Dante in Translation

9780199535644      9780199540655

I’m still getting on slowly with Proust, but in the meantime, I’ve ventured into new territory with Dante. And MOOCs – free online courses from institutions like Yale, Stanford and Harvard Universities! The main lectures/resources I’m using to read Dante are from an open course at Yale: ITAL310. But there’s also a fine compilation of readings at Saylor.com’s ENGL409 (though I find it odd that they classify this Italian classic as part of the English literary pantheon. Western, fine. European, fine. But English?). Haven’t started reading yet, as I’m still deciding between reading the eBook version at Gutenberg, or getting the Oxford Classics translation (pictured above) by Mark Musa… Decisions, decisions.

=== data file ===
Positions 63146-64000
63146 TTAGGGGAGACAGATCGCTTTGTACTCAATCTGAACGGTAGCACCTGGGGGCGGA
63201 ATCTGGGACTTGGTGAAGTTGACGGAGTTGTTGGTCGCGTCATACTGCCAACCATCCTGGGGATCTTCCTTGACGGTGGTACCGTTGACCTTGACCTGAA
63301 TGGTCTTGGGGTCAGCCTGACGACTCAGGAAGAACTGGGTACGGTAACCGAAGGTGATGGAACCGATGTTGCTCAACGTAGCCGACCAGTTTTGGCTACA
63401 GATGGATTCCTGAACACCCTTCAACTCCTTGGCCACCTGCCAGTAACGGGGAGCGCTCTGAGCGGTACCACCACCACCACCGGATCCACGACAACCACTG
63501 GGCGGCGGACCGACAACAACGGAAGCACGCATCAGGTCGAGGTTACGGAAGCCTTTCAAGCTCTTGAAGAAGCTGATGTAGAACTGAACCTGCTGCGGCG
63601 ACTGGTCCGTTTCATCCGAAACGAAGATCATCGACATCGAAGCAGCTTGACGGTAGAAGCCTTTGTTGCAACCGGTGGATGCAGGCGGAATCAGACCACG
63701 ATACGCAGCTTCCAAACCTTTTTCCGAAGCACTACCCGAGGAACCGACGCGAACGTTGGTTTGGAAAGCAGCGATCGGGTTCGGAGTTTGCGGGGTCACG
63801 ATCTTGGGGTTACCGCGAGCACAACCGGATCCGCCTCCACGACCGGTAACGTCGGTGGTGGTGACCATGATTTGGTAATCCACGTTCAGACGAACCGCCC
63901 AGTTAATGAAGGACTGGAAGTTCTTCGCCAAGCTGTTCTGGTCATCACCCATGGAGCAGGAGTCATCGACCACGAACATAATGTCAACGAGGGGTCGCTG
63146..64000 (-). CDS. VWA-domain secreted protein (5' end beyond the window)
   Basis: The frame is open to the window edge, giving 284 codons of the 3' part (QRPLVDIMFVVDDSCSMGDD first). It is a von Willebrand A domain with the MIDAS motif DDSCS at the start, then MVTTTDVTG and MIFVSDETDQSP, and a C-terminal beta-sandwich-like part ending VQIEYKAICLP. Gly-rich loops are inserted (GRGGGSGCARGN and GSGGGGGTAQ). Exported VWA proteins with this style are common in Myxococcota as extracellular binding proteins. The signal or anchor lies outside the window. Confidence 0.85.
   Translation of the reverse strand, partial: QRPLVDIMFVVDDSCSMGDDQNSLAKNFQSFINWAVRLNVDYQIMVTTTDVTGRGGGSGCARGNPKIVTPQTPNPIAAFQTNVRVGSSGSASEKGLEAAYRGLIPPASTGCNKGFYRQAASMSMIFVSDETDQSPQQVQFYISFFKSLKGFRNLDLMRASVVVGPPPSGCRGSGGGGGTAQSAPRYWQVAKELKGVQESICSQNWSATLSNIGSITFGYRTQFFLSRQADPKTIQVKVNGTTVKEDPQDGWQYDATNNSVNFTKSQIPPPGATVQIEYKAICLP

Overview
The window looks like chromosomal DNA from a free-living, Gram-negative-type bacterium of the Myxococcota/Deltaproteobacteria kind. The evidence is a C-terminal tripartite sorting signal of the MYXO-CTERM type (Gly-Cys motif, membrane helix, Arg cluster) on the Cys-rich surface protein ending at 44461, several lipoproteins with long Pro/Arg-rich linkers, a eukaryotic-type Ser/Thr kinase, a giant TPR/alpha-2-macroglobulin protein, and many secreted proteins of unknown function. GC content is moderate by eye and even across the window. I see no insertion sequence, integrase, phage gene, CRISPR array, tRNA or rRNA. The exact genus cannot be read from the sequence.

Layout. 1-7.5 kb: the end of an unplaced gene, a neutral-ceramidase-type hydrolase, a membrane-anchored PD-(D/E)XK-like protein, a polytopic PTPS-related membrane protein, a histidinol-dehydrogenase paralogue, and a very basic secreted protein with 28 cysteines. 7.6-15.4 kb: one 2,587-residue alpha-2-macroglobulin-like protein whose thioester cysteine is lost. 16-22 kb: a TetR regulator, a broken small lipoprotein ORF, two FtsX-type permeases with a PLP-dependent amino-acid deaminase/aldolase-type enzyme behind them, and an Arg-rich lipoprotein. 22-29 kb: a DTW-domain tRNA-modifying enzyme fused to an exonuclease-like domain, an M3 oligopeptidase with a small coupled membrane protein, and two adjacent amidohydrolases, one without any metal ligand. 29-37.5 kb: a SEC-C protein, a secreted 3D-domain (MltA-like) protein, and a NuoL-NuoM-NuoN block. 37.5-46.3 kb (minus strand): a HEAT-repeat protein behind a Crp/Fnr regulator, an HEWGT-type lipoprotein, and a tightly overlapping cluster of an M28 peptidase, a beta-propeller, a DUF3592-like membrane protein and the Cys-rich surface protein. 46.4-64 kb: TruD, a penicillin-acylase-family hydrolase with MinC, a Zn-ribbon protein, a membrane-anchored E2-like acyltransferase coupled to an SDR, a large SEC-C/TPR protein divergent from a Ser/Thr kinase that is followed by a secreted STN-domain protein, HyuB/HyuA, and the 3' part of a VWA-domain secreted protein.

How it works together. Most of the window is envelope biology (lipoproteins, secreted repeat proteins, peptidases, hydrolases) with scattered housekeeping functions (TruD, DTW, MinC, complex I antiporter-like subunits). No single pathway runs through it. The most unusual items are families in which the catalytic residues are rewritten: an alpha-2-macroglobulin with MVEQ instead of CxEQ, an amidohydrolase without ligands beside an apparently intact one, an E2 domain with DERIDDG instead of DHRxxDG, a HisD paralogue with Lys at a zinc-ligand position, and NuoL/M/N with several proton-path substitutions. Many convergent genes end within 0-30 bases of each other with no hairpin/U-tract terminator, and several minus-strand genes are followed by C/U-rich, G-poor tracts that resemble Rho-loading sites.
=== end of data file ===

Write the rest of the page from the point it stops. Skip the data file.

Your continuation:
The Yale ITAL310 course is taught by Professor Giuseppe Mazzotta, and a side-by-side English/Italian edition is used. No need for knowledge of Italian language to get by though. All the lectures and readings are in English, hence the name of the course: ‘Dante in Translation‘. Mazzotta goes briefly through Vita Nuova as a preamble to the Divine Comedy before diving into the latter work. Here’s a Youtube playlist of the whole set of lectures; I’ve listened to the first two and they’re great. I can’t wait to start reading! If you’re anything like me, and you’ve put off reading Dante for years, take it in easy doses with Professor Mazzotta. He explains everything in a very straightforward and accessible way, I promise.